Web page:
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I have a relatively small index containing around 4,000 locations. Among other things, I'm using it to populate an autocomplete field on a search form.

My index contains documents with a Location field containing values like

  • Ohio
  • Dayton, Ohio
  • Dublin, Ohio
  • Columbus, Ohio

I want to be able to type in "ohi" and have all of these results appear and right now nothing shows up until I type the full word "ohio".

I'm using Lucene.NET v2.3.2.1 and the relevant portion of my code is as follows for setting up my query....

BooleanQuery keywords = new BooleanQuery();
QueryParser parser = new QueryParser("location", new StandardAnalyzer());
keywords.Add(parser.Parse("\"*" + location + "*\""), BooleanClause.Occur.SHOULD);
luceneQuery.Add(keywords, BooleanClause.Occur.MUST);

In short, I'd like to get this working like a LIKE clause similar to

SELECT * from Location where Name LIKE '%ohi%'

Can I do this with Lucene?

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up vote 13 down vote accepted

Try this query:

parser.Parse(query.Keywords.ToLower() + "*")
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That did the trick! You had just what I needed. /GBT: werd!!! – JamieGaines Dec 4 '09 at 14:29
This answer does not reflect what the final code should look like. I'm at a loss on where to put this? What type is "query"? A final sample would be great. – irperez Apr 26 '12 at 21:03
In Java at least, you should trim spaces, as the query "Test*" will compile while "Test *" won't – bcoughlan Jan 28 '13 at 13:56
@thinkzig: I know it's an old question, but could you maybe edit this answer to show how the final code looks like (where should this line be added to)? Thanks! – M4N Mar 17 '14 at 21:52

Yes, this can be done. But, leading wildcard can result in slow queries. Check the documentation. Also, if you are indexing the entire string (eg. "Dayton, Ohio") as single token, most of the queries will degenerate to leading prefix queries. Using a tokenizer like StandardAnalyzer (which I suppose, you are already doing) will lessen the requirement for leading wildcard.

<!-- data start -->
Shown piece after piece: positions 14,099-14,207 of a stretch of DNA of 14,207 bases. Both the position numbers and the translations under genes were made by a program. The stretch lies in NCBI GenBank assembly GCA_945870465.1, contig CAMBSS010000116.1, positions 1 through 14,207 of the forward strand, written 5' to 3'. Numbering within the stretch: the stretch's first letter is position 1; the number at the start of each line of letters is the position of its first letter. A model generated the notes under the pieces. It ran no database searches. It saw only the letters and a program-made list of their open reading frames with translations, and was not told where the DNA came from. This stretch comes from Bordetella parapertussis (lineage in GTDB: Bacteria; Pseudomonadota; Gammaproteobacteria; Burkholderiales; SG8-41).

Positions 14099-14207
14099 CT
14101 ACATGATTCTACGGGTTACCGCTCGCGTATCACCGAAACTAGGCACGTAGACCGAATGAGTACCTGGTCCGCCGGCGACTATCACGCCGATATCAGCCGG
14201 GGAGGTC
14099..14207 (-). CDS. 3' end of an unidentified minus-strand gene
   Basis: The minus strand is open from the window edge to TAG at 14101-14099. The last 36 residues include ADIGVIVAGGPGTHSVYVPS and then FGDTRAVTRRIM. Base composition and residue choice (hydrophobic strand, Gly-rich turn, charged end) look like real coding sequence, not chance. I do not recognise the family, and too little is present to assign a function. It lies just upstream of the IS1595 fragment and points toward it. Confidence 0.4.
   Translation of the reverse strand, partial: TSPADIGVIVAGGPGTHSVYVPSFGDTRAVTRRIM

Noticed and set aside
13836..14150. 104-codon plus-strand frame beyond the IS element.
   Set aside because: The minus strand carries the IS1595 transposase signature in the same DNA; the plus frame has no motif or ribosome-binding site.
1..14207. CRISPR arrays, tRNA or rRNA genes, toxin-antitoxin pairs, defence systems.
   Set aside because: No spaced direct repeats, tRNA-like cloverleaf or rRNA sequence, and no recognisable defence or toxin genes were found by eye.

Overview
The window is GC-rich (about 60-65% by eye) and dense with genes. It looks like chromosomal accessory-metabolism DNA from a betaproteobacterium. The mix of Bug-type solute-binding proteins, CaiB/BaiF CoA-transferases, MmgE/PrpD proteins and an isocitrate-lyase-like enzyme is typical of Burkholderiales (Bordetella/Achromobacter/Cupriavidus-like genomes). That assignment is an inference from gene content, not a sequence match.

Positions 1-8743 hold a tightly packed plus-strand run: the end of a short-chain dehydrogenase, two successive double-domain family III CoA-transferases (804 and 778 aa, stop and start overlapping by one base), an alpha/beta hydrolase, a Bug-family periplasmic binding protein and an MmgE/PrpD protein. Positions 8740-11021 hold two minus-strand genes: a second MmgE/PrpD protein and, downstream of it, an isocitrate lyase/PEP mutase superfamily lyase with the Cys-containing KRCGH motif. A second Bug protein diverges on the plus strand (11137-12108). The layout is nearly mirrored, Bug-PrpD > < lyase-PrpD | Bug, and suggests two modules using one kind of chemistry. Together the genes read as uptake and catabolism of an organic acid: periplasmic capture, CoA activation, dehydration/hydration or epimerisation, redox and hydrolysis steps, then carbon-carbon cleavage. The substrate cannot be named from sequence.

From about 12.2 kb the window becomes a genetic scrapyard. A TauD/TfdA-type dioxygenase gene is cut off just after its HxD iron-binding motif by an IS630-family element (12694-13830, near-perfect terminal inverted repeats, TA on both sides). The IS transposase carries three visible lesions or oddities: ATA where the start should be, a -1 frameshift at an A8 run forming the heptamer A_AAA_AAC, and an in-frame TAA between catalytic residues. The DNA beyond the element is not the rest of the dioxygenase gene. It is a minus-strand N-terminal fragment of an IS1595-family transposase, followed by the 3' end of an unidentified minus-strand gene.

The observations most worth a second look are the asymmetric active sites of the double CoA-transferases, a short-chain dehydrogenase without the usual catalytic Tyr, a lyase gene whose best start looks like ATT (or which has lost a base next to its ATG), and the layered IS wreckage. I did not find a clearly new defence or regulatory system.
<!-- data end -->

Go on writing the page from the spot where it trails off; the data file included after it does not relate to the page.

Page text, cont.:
If you don't want leading prefixes for performance reasons, you can try out indexing ngrams. That way, there will not be any leading wildcard queries. The ngram (assuming only of length 4) tokenizer will create tokens for "Dayton Ohio" as "dayt", "ayto", "yton" and so on.

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Thanks for the response. I'm not too worried about the slow queries yet as I'd like to see it work first before I decide if it's too slow or not. My location list should stay steady at around 4,000 documents so I'm not too worried about it getting any bigger. When you say, "Yes, this can be done." could you elaborate a little more? I thought that the code I displayed above should be doing what I'm expecting, but it's not. Any ideas on what I'm doing wrong? – JamieGaines Dec 4 '09 at 13:56

it's more a matter of populating your index with partial words in the first place. your analyzer needs to put in the partial keywords into the index as it analyzes (and hopefully weight them lower then full keywords as it does).

lucene index lookup trees work from left to right. if you want to search in the middle of a keyword, you have break it up as you analyze. the problem is that partial keywords will explode your index sizes usually.

people usually use really creative analyzers that break up words in root words (that take off prefixes and suffixes).

get down in to deep into understand lucene. it's good stuff. :-)

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